The Challenge of Diagnosing a Rare Hereditary Disorder in a Young Patient

Feb 21, 2020 2:00 PM


Combination of Imaging Procedures Provides Insight in FEVR Case

Figure 1. A fundus photograph of the right eye shows peripheral avascular retina. The optic nerve was normal in color but appears pale due to camera flash in this photo.
Figure 1. A fundus photograph of the right eye shows peripheral avascular retina. The optic nerve was normal in color but appears pale due to camera flash in this photo.
Figure 1. A fundus photograph of the left eye demonstrates a stalk of retinal tissue from the pallid optic nerve to the anterior retina. The peripheral retina was avascular, noted during fluorescein angiography (FA).
Figure 1. A fundus photograph of the left eye demonstrates a stalk of retinal tissue from the pallid optic nerve to the anterior retina. The peripheral retina was avascular, noted during fluorescein angiography (FA).

By Srav Vegunta, MD; and Mary Elizabeth Hartnett, MD

A one-year-old girl was referred to the pediatric retina clinic by her pediatric ophthalmologist for evaluation of likely persistent fetal vasculature syndrome (PFVS), formerly known as persistent hyperplastic primary vitreous. She was born full-term with normal intrauterine development but had congenital motor nystagmus and amblyopia of the left eye, myopia of both eyes, and bilateral sensorineural hearing loss. There was no family history of eye or hearing problems. In the clinic, she had normal external appearance of the eyes and was able to fix and follow. Her glasses prescription was -4.25 +1.50 x 090 in the right eye and -4.75 sphere in the left eye. There appeared to be a retinal stalk emanating from the optic disc in her left eye, and the right retina grossly appeared normal. The examination was limited due to poor cooperation and a blonde fundus in both eyes. An exam under anesthesia was performed.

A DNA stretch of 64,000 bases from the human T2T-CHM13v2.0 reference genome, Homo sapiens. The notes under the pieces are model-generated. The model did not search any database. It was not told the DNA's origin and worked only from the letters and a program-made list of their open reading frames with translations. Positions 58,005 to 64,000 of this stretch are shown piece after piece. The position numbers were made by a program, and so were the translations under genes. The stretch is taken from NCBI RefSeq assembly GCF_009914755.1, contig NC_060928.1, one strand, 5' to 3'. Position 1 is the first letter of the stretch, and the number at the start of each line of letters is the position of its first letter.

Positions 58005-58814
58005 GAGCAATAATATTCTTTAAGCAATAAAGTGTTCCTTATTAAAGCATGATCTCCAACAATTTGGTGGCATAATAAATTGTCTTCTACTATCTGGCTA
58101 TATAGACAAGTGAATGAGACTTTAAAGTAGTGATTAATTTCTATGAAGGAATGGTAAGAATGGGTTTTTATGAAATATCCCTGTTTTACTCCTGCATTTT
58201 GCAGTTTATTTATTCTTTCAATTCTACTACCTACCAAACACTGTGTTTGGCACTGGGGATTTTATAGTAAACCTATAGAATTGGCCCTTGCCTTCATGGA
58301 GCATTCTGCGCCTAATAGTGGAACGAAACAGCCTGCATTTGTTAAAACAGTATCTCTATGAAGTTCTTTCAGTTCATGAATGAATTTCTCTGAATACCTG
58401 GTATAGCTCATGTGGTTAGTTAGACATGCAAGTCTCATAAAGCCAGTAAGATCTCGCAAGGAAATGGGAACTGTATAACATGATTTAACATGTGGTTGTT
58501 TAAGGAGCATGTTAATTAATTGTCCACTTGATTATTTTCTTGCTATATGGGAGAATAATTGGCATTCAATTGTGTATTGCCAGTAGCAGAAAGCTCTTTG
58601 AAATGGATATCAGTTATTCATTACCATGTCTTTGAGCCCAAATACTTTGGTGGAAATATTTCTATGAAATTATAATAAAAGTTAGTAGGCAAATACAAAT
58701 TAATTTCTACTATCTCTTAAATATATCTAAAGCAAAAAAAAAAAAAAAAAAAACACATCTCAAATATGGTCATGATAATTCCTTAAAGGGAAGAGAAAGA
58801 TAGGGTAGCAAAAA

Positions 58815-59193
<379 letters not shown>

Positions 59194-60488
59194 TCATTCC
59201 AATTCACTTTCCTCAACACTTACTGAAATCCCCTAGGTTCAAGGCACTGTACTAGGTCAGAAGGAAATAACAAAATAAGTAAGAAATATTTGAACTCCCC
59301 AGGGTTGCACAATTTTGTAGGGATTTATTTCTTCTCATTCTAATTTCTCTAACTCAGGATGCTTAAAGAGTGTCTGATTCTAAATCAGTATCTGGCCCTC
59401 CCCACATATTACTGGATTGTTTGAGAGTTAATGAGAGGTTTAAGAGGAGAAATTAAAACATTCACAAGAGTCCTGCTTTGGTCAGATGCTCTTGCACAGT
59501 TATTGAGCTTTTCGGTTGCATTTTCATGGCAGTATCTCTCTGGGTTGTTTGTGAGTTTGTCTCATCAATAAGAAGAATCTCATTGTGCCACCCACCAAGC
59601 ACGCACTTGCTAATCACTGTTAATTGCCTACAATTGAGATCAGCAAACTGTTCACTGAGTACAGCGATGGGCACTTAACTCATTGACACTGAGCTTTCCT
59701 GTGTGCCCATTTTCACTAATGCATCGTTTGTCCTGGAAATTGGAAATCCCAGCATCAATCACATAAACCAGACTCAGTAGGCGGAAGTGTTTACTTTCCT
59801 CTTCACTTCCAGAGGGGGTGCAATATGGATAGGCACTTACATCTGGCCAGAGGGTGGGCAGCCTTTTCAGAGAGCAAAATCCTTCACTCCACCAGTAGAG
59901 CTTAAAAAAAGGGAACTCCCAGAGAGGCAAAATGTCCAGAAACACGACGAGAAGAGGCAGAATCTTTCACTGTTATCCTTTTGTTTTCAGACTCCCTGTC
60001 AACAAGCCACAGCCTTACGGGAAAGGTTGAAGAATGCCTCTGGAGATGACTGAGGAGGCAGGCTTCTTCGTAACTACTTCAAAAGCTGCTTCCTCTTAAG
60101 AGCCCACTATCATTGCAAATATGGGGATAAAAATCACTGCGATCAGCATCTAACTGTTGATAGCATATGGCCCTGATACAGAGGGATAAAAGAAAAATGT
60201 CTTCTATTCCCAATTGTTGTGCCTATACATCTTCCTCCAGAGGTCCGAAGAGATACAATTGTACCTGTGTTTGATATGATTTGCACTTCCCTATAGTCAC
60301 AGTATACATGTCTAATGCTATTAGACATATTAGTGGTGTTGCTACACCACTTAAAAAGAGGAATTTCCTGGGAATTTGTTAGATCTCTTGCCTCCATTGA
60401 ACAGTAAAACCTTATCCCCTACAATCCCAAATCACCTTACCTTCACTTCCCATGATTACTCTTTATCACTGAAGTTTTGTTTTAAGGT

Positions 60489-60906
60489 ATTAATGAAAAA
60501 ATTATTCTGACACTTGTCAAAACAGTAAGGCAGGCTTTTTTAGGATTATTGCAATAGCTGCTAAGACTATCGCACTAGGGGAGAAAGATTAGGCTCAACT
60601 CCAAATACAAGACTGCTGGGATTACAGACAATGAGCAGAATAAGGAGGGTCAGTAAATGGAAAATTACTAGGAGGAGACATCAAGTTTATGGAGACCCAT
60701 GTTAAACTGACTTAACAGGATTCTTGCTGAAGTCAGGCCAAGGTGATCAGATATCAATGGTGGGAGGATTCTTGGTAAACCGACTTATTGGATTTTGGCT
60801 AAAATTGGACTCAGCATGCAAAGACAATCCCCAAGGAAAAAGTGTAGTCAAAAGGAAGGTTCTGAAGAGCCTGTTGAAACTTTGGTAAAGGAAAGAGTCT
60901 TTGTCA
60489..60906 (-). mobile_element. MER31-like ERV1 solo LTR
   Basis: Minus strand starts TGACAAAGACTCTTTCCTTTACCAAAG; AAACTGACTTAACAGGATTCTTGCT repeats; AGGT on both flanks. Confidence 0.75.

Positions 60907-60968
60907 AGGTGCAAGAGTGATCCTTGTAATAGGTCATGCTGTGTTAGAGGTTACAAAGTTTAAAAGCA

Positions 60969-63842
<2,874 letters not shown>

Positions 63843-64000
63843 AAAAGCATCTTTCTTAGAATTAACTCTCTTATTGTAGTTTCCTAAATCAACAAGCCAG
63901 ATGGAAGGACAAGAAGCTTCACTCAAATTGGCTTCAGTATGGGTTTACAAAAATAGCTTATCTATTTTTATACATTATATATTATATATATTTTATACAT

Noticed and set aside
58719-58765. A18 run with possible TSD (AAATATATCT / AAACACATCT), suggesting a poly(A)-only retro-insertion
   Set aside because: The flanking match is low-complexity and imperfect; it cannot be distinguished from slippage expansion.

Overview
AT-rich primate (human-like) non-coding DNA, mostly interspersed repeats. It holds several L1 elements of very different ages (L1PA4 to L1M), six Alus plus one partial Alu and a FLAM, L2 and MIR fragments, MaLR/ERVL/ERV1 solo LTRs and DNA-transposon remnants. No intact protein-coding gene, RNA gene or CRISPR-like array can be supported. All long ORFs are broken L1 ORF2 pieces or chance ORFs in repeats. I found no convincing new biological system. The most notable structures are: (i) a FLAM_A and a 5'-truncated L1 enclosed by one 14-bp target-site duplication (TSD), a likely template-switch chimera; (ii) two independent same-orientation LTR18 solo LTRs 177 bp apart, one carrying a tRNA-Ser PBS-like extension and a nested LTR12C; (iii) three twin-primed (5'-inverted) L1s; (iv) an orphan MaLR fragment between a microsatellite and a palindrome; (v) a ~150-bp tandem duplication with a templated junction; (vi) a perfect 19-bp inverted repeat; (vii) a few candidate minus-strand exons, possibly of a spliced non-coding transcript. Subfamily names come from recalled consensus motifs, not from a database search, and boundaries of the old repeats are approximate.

The patient had a normal anterior segment in the right eye. The left eye had a temporal and inferior retrolental membrane abutting the posterior lens capsule from a stalk of fibrovascular and retinal tissue extending from the optic nerve (Figure 1).

Figure 2. FA of the right eye late phase demonstrates peripheral avascular retina, seen to the left of the image.
Figure 2. FA of the right eye late phase demonstrates peripheral avascular retina, seen to the left of the image.
Figure 2. Another FA of the right eye late phase also demonstrates peripheral leakage from a temporal vascular frond.
Figure 2. Another FA of the right eye late phase also demonstrates peripheral leakage from a temporal vascular frond.

The retina of the right eye had peripheral avascularity and whitish tissue at the junction between the
vascular and avascular retina (Figure 2).

Imaging was performed on both eyes. Optical coherence tomography (OCT) demonstrated retained inner layers of the retina at the fovea of the right eye and no obvious fovea of the left eye (Figure 3). A fluorescein angiogram (FA) demonstrated peripheral avascular retina in the right eye with leakage from temporal neovascularization. Evidence of retinal vessels was seen in the stalk of the left eye.

 

Diagnosis: Familial Exudative Vitreoretinopathy